The school’s most dramatic presentation of the importance of values and their practice as propounded by Bhagawan and other leaders is the parent initiated Walk for Values. It gladdened my heart to see our students and Sai devotees and our supporters taking Bhagawan’s teachings on values to the Toronto community of Malvern. With values emblazoned on their badges and banners, students walked the streets of this community on May 24, 2002 and every year after that. It is most gratifying to see the Walk became a National walk with 12 cities participating and three of them declaring Human Values day in their cities. It is pleasing to note too that there is growing interest globally in the Walk. Australia , for example, staged a National Walk on March 25, 2007, and New Zealand plans to do likewise next year. My wife and I participated in the Walk in Sydney on that day, quite excited of course by this happy outcome of our school’s initiative.

 

Students were also constantly reminded to bear the good name of the school in mind by their behaviour in public. These exhortations had quite unexpected and gratifying results. Apart from this increasing recognition and compliments for their good behaviour, students became recognized for their public speaking and singing excellence with invitations to sing at interfaith meetings, rallies for racial tolerance and understanding, and welcomes and farewells for public figures including the Nobel laureate Archbishop Tutu.

I was pleased to receive a letter from a retiring Supt. of Police who heard our students sing and speak at his farewell function. He said: “The children represent everything good about our youth and they should be proud of what they are achieving and accomplishing in the community. I am impressed by your mission statement, high standards and values.”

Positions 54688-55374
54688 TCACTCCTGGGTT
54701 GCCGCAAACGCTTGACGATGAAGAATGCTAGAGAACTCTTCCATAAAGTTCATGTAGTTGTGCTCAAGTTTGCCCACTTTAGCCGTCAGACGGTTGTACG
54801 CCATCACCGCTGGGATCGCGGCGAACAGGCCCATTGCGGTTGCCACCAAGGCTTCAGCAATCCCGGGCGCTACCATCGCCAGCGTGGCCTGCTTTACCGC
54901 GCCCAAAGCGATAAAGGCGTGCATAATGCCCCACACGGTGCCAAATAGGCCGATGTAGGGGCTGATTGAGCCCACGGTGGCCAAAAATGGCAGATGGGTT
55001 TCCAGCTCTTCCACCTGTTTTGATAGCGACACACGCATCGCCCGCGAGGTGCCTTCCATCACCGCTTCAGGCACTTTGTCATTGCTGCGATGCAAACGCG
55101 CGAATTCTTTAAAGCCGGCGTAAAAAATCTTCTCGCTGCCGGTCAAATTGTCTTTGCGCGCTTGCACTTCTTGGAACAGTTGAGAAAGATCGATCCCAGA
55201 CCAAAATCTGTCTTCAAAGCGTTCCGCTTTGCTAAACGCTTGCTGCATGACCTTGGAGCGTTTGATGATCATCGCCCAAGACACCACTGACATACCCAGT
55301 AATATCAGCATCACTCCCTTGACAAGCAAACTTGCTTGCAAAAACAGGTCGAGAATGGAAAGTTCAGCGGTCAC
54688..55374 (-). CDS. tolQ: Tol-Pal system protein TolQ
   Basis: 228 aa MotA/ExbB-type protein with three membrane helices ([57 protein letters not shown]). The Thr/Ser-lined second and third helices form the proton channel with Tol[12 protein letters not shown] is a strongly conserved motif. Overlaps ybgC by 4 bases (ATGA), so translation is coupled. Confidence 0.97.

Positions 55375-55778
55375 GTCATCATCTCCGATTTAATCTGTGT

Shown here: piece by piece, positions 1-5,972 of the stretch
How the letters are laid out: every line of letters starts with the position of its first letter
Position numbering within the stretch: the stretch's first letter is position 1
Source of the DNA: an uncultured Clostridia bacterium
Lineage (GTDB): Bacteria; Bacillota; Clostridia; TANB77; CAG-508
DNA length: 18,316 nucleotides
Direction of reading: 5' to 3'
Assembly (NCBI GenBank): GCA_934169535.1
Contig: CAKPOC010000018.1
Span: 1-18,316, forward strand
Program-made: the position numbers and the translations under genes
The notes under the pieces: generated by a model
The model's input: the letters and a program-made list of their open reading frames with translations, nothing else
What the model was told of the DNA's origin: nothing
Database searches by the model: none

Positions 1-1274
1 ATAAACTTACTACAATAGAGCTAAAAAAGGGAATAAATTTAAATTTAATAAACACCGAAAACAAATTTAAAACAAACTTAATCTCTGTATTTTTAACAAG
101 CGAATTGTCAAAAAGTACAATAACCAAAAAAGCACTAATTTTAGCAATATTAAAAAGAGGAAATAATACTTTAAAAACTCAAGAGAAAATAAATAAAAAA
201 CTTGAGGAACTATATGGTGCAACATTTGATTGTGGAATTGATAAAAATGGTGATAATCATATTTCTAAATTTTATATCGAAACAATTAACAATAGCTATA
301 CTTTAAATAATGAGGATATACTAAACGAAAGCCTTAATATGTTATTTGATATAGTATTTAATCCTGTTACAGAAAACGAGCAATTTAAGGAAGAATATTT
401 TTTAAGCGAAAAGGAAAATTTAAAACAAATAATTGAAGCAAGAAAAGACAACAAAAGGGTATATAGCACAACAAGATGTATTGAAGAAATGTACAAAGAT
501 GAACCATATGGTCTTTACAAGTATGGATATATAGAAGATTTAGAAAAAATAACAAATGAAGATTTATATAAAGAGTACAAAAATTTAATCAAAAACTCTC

The high standards alluded to have been validated by a recent announcement by the Fraser Institute that the school has been ranked as one of the top 37 schools out of more than 2800 schools. This heart-warming news proves that we are indeed succeeding in our goal to balance character education and academic excellence. As founding principal, I am elated by this result just as much as I was when our students impressed the guides at the Ontario Science Centre and National Art gallery in Ottawa and the librarian at Agincourt not only with their politeness but also with their knowledge, their curiosity and their enthusiasm for learning or when I heard that waiters of a Pizza Hut were awestruck seeing each student take a bite of pizza only after thanking God for His graces or how well students took on the responsibility of imbibing our Founder’s teachings from the lessons and personal examples of their teachers and support staff and others working hard for the school, driven by the same values enshrined in their young hearts and revealed often so insightfully in their personal journals and dialogue with others.